Bowen & Lawler (1992), referring in particular to the empowerment of service workers, submit that managers need to make sure that there is a good fit between their organizational needs and their approach to frontline employees.  They assert that empowerment involves sharing with frontline employees, information about the organization’s performance, rewards based on the organization’s performance, knowledge that enables employees to understand and contribute to organizational performance, and power to make decisions that influence organizational direction and performance.
Berry & Gresham (1986) proposed the following plan for general implementation of relationship marketing concept at the workplace:
1.    Establishment of standards for various facets of the service encounter.  This is similar to what McDonald’s does, with their efforts to maintain customer waiting time at their restaurants to not more than four minutes after an order is placed.  Employees must also be properly trained on the product knowledge they need to have in doing their jobs. Without benchmarks, performance will be very difficult to measure and improve upon.
2.    Hire helpful personnel.  Only personnel with the capacity to meet the set standards must be employed.  Contact personnel (that is, employees that meet directly with customers) must be carefully selected for their tasks.  The truth is that not everyone is endowed with such skills and this is very obvious when one compare services received from different waiters and waitresses in our preferred restaurants.
3.    Train Staff.  The staff must be trained both in knowledge and skills to meet the demands of contact jobs.  Phone courtesy, listening skills, cheerful posture are essential ingredients in courting long-term relationships with current and potential customers.  The best client-driven salespeople hear needs, and then find just the right merchandise to satisfy those needs.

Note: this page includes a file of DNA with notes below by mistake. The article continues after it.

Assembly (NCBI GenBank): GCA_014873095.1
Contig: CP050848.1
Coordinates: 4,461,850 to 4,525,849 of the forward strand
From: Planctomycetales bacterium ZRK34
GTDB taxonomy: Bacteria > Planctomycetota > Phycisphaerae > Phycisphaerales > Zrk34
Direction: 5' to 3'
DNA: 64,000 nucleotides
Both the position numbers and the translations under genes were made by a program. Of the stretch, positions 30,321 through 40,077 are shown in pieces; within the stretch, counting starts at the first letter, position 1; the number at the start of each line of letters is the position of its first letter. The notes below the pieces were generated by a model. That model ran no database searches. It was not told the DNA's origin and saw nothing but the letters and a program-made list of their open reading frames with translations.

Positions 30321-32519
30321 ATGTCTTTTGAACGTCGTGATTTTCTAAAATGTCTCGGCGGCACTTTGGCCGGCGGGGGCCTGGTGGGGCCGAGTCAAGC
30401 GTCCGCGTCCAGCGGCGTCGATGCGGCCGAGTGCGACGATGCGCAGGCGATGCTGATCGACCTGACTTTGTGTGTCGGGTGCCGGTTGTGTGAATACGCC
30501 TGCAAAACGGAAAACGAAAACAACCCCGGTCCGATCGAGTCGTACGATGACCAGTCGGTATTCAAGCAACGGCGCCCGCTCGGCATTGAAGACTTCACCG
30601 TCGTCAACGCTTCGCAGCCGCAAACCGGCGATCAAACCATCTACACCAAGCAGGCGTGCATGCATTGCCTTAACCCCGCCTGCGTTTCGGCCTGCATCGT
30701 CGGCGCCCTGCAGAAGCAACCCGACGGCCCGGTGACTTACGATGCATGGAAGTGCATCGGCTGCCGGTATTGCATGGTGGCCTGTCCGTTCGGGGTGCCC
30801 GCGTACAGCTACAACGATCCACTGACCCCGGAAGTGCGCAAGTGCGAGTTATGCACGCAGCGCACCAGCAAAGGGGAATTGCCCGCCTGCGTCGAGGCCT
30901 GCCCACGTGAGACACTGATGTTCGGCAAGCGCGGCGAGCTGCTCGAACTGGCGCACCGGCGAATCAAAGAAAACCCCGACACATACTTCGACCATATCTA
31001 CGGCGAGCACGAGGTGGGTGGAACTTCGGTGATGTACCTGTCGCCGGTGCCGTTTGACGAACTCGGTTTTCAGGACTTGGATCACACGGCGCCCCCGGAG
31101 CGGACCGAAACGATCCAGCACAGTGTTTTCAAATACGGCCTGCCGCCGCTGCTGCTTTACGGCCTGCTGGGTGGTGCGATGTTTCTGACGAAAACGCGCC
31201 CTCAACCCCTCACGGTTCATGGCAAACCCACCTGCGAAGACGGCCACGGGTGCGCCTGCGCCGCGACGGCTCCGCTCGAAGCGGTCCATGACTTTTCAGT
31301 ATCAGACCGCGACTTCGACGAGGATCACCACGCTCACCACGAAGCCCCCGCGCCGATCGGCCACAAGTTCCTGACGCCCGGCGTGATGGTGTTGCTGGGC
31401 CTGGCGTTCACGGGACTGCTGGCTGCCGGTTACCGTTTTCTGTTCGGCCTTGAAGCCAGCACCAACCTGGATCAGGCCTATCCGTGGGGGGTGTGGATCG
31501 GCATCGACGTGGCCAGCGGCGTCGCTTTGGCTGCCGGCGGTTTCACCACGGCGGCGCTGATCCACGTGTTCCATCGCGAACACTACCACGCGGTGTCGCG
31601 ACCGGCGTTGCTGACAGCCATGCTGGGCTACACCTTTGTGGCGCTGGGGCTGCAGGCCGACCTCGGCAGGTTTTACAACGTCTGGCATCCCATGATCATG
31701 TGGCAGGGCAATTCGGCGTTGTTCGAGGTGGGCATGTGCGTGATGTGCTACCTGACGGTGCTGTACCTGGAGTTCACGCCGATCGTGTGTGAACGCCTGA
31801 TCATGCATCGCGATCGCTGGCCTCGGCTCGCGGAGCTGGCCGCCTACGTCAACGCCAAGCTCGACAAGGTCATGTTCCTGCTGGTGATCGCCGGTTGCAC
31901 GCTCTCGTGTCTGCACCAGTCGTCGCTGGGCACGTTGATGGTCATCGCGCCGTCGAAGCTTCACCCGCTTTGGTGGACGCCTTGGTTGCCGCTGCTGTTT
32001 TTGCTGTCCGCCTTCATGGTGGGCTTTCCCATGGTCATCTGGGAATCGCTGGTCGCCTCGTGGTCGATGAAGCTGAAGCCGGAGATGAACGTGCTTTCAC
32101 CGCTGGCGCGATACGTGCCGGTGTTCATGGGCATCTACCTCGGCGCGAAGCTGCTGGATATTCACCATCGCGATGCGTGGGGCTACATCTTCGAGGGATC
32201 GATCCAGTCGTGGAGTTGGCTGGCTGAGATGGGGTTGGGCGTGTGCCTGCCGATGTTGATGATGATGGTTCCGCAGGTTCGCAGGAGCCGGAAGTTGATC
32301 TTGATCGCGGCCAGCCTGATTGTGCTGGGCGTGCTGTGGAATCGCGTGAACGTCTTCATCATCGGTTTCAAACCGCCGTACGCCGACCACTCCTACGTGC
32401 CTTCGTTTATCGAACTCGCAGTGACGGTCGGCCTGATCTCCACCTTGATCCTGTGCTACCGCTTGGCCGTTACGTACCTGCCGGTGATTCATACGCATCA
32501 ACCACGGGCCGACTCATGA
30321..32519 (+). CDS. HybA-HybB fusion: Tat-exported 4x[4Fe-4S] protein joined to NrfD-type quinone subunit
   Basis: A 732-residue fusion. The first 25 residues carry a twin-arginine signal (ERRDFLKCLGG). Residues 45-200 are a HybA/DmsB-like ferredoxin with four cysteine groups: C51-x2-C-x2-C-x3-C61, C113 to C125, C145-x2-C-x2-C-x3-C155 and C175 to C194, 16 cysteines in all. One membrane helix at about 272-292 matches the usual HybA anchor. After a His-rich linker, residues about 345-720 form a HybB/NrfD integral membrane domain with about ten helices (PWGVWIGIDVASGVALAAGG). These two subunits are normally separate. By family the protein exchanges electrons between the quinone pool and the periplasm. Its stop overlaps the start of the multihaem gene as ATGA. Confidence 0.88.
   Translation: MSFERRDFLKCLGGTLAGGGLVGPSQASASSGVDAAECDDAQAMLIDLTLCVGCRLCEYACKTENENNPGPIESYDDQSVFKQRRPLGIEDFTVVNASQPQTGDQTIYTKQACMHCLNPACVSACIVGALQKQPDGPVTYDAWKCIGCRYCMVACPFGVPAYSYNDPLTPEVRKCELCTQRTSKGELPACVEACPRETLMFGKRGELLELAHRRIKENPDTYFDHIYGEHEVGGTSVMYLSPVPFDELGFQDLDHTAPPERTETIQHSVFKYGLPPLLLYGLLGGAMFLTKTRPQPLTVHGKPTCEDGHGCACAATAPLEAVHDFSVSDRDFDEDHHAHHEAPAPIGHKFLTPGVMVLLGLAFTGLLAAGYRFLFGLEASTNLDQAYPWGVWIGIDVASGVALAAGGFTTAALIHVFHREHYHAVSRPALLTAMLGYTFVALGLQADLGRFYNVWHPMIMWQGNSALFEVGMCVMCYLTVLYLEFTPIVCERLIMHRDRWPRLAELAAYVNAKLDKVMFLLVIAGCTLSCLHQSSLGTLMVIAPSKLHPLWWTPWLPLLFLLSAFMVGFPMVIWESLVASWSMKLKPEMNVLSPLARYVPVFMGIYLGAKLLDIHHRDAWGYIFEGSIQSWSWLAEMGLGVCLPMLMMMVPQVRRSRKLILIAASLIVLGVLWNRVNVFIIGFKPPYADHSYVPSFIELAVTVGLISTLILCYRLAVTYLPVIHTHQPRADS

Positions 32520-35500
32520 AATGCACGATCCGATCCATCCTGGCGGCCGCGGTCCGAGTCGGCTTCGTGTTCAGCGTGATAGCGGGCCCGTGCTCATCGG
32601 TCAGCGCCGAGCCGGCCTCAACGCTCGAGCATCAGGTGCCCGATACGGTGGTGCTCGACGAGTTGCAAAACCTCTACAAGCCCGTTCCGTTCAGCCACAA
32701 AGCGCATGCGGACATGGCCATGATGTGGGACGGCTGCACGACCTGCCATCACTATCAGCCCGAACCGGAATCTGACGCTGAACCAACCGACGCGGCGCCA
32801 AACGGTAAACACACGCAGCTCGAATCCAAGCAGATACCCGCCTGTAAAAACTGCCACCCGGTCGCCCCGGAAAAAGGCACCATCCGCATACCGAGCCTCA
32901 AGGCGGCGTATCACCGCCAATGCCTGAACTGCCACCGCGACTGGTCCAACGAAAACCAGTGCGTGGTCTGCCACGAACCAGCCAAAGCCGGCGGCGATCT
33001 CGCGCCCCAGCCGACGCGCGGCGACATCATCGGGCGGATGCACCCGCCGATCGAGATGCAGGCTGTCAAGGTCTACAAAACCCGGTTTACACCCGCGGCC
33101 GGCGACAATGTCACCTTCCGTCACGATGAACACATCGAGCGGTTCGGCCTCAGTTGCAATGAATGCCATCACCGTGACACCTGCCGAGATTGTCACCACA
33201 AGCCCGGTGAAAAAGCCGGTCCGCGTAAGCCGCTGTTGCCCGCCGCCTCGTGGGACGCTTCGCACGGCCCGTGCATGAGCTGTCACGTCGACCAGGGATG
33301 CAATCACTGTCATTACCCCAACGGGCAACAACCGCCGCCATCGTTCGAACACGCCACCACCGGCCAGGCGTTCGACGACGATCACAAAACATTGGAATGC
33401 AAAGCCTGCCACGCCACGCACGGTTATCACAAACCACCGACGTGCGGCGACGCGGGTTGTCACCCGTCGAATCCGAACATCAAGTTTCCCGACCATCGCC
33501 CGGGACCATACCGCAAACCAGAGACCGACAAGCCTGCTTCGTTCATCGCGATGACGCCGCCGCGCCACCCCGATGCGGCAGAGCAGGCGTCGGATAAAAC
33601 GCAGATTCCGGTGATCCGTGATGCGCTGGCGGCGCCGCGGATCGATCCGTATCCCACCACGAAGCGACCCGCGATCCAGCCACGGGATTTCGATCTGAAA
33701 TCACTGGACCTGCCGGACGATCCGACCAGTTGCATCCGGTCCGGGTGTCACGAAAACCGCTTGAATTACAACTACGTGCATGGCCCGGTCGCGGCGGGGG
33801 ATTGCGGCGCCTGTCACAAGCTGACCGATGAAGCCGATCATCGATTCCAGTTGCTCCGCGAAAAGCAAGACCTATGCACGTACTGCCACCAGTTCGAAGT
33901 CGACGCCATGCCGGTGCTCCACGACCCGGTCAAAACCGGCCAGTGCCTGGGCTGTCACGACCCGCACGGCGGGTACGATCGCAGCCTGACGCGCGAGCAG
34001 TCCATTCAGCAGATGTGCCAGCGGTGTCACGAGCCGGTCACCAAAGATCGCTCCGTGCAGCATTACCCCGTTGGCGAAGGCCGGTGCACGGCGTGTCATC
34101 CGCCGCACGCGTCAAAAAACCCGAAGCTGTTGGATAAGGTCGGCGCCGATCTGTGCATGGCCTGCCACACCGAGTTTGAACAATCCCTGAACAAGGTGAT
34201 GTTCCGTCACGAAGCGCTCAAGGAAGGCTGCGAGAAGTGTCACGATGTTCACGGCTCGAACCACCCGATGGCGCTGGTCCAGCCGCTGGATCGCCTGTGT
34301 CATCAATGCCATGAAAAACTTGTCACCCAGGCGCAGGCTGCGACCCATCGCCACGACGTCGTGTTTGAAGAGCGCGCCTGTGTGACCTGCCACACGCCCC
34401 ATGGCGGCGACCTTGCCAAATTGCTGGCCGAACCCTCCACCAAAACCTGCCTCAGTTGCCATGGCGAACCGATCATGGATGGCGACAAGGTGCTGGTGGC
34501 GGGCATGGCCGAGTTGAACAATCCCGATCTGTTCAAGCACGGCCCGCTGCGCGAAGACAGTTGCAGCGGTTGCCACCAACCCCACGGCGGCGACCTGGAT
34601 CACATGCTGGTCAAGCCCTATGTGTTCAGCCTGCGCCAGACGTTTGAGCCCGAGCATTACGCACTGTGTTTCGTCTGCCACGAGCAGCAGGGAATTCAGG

4.    Monitor Staff Performance.  Staff performance must be monitored against the set standards.  Contact personnel need to know that management will know how they are performing.  Effective feedback mechanisms must be set up.  Random surveys, periodic customer interviews, and an ongoing “shopping program” are useful.  In the last case, researchers will pose as customers and rate the quality of their encounter.
5.    Reward Staff Competence.  Contact staff who perform well against the set standards must be rewarded.  That way, they know management is serious about the quality of services rendered to customers.  Client loyalty cannot be assumed; it cannot even be bought.  It can only be earned.  Employees must know that it is performance that counts.
1.    Bowen and Lawler (1992) gave the example of Federal Express, which in 1990 became the first service organization to win the Malcolm Baldrige National Quality Award.  The company’s motto is “people, service, and profits.”  They assert that behind its blue, white, and red planes and uniforms are self-managing work teams, gain sharing plans, and empowered employees seemingly consumed with providing flexible and creative services to customers with varying needs.  The scholars submit that empowered employees bring quicker on-line responses to customer needs during service delivery; bring quicker on-line responses to dissatisfied customers during service recovery; feel better about their jobs and themselves; interact with customers with more warmth and enthusiasm; are great sources of service ideas; provide great word-of-mouth advertising, and are committed to customer retention.